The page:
“Mr. Zuckerberg wanted a chance to have a casual, relaxed, engaging conversation with actual Oklahoma wind technicians,” Roth said. “He asked that some surrounding neighbors and landowners that had turbines on their properties come and join and sit down for lunch. So, it led to just a really great dialogue where he asked questions and they provided some neat answers and he got to learn about — what it takes to be a certified wind technician. What other careers that some of those employees had — before and why they loved being in wind energy today. He’s heard from the landowners, their appreciation for how the funding goes directly to local schools, how the wind turbine royalty payments have helped their farms with some secondary income and generally just had a really nice exchange. He’s very gracious, the guests and the wind techs — had a great time engaging with him and all in all it was definitely a nice conversation.”

A look at a horizontal blade that was on the ground as well as a tour of an actual wind turbine and tower were two of the items on the agenda for Zuckerberg, who according to Roth, very much enjoyed the time spent and knowledge gleaned from the experience.

“He just talked about how kind everybody was — how much he enjoyed it, I think he really enjoyed the back-and-forth with the local landowners and the wind-techs, so I would say all-in-all he seemed to have a really positive experience,” Roth said.

Even Zuckerberg’s advance team enjoyed their look at Duncan and the surrounding areas, according to Roth. The team reportedly was in the area several days in advance to make sure the visit ran smoothly and had nothing but glowing reviews for Duncan and Stephens County.

“—His team had arrived a few days in advance, enjoyed themselves in Duncan, had a chance to site visit the day before just to make sure everything went smoothly,” said Roth. “They shared with me they had a wonderful, positive visit to Duncan and they loved, ‘How friendly everyone in Duncan is.’ ”

Roth said he was extremely impressed with Zuckerberg, as well and hopes to be able to boast of another Facebook founder visit to the state someday.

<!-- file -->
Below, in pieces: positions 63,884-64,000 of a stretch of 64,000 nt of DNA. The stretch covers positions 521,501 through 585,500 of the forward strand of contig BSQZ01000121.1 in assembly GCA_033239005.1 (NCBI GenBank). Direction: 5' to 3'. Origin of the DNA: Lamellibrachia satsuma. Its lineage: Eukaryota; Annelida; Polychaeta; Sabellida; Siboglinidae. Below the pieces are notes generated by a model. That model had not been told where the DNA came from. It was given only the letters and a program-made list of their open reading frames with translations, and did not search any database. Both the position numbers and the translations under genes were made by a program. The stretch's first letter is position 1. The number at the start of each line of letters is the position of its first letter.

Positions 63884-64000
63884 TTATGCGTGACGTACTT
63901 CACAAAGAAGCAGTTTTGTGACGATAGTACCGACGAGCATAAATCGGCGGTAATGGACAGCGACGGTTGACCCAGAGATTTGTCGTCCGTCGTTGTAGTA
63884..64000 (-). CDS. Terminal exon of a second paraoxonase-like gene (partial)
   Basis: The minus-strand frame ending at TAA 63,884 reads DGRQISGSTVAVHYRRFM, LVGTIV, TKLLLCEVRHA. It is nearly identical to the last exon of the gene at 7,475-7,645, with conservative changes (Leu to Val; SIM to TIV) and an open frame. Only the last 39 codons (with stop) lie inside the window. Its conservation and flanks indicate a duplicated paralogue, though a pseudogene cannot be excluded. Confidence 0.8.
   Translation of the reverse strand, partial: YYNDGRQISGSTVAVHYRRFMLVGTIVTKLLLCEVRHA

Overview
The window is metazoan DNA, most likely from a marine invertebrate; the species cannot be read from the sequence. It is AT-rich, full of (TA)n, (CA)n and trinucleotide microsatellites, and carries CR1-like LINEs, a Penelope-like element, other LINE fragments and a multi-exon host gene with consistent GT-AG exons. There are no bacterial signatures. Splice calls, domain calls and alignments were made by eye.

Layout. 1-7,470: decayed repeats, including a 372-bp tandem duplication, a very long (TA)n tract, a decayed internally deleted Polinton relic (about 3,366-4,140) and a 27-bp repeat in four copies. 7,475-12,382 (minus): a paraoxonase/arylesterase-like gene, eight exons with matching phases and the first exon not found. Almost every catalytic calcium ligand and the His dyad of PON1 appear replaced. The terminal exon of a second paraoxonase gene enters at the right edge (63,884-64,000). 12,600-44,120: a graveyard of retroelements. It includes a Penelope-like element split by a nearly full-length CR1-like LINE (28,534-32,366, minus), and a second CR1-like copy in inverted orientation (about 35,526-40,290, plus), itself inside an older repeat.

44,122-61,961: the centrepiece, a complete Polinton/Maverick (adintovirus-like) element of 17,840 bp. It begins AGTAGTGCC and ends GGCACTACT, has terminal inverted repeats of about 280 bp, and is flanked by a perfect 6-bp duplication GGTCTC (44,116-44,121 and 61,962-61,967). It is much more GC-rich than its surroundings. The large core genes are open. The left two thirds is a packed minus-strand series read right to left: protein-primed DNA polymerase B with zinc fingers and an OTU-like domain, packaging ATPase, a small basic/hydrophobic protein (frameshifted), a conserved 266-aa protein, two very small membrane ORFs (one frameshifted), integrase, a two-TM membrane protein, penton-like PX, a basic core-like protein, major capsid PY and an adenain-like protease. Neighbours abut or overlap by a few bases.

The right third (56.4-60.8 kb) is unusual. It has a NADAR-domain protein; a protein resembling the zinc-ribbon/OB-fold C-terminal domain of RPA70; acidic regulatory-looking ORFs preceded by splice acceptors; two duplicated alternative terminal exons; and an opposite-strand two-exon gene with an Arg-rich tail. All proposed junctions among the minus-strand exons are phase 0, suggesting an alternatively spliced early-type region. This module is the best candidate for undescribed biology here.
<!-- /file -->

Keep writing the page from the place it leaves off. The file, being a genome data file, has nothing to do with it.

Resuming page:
“There’s just this human element, right? Where he arrives in jeans and a hoodie and is unassuming and was just down-to-earth and very gracious and treated everybody equally. I saw him really demonstrate a level of intellectual curiosity and just a graciousness toward people that was nice to get to witness firsthand,” Roth said. “I’m thrilled that — they had such a good visit and I hope they’ll come back and even invest more in Oklahoma.”

Read the full article from the Duncan Banner.

Roth: Sharing the warmth with solar energy

By Jim Roth, Director and Chair of the Firm’s Clean Energy Practice Group. This column was originally published in The Journal Record on November 6, 2017.


Jim Roth is a Director and Chair of the firm’s Clean Energy Practice.

Sharing the warmth with solar energy

You may have noticed the Salvation Army’s Share the Warmth program on your electric bill.

Many areas have similar utility assistance programs that help residents who are having a difficult time paying their utility bills. Some utility companies are taking this idea to a whole new level by building solar energy projects whose electrons are devoted specifically to lower-income residents. Three such examples come from New York utility Con Edison’s pilot project; Colorado’s collaboration between the state Energy Office, Grid Alternatives, a nonprofit, and Poudre Valley Rural Electric Association, an electric co-op; and finally, a California law that incentivizes affordable housing owners to install rooftop solar that would pass financial savings to tenants.